The proposal, which Fewer calls the Community Opportunity to Purchase Act, was crafted with the support of affordable housing nonprofits and inspired by Washington DC’s District Opportunity to Purchase Act… (more)

Community groups call for affordable housing at site of 2015 fatal fire

By Michael Toren : sfexaminer – excerpt (includes video)

Community leaders and a city supervisor gathered Friday morning in the Mission District to protest plans to build a nine-story condominium building on the site of a building destroyed in a fatal fire.

The lot at 22nd and Mission streets has been vacant since a four-alarm fire tore through a large, three-story mixed-use building there in January 2015, killing one resident and displacing some 60 others. That building was later demolished, leaving a fenced-off hole in the ground which can still be seen today… (more)

Canceled meeting on ‘Monster in the Mission’ development sparks dueling rallies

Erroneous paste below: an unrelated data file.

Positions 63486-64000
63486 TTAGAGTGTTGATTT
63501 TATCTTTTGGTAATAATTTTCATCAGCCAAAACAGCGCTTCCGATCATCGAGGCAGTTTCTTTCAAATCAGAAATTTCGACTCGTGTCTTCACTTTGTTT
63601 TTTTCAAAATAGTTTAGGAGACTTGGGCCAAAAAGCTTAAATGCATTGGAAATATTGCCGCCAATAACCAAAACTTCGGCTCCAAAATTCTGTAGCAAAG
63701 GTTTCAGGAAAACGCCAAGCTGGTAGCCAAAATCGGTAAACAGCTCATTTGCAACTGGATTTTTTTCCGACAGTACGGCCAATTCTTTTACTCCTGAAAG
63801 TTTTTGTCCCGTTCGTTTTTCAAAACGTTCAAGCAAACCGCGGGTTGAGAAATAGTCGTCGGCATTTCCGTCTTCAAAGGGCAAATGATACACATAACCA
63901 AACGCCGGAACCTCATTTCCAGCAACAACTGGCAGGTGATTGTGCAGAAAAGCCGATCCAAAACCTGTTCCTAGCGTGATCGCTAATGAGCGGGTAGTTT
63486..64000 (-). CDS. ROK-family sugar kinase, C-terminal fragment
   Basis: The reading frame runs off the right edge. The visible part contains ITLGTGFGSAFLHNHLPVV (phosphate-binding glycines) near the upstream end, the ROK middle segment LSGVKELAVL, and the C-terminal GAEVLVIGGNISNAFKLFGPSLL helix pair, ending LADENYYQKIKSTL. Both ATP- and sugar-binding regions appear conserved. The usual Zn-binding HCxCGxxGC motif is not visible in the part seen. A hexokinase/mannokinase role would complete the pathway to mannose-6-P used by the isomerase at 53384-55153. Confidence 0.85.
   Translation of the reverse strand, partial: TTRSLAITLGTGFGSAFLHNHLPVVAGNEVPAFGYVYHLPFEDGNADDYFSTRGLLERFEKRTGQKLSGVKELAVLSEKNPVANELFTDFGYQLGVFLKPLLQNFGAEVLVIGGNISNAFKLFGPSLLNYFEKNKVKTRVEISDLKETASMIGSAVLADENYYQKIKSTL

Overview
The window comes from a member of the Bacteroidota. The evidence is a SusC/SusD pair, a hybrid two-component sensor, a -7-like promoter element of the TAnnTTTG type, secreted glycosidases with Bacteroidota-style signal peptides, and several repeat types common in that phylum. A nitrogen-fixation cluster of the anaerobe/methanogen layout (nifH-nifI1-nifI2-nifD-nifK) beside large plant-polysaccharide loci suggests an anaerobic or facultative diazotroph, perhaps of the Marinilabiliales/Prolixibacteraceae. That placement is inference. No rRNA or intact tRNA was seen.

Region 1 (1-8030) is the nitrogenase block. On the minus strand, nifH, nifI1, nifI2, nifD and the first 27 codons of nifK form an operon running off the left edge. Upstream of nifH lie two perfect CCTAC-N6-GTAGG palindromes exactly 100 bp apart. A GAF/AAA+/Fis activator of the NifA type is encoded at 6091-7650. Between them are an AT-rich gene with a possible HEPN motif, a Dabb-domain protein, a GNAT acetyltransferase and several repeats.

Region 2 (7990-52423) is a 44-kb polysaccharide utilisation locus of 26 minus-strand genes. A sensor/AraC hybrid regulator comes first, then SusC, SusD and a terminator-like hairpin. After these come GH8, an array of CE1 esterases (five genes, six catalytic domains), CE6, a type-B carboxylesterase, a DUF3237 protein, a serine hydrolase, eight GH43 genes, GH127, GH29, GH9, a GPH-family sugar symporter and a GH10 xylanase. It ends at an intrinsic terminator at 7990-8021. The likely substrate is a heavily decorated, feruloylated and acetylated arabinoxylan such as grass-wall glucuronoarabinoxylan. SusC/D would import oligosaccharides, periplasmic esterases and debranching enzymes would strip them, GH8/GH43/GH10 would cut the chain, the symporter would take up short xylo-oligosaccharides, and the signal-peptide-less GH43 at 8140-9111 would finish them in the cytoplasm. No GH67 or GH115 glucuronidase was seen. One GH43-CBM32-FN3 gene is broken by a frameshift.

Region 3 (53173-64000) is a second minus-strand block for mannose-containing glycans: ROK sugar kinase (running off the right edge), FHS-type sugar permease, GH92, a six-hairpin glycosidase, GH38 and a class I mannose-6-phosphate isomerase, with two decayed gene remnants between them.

By Laura Waxmann : sfexaminer – excerpt

The sudden cancellation of a public hearing on a proposed 331-unit housing development at 1979 Mission St. laid bare deep divisions within the community over the project, despite recent revisions.

Plans for the development at the 16th and Mission Street Bart Plaza were first submitted by developer Maximus Real Estate Partners in 2013. From the onset they were challenged over their lack of affordability by community groups united as the Plaza 16 Coalition, who dubbed the project the “Monster in the Mission.”

Last year, the coalition asked the Planning Commission to hold a hearing on the project in the Mission District, so that community members could weigh in. But that meeting’s cancellation this week sparked two competing rallies Thursday — one led by Plaza 16, calling on the developer to provide a 100 percent affordable project, and the other organized by the Maximus-funded group Mission for All, aimed at moving the project forward as is… (more)

Puzzling logic in arguments against tax on big businesses to aid homeless

: sfchronicle – excerpt

A slick campaign piece landed in my mailbox the other day, screaming in all capital letters: “Prop. C would spend another $300 million a year on the same failed programs.”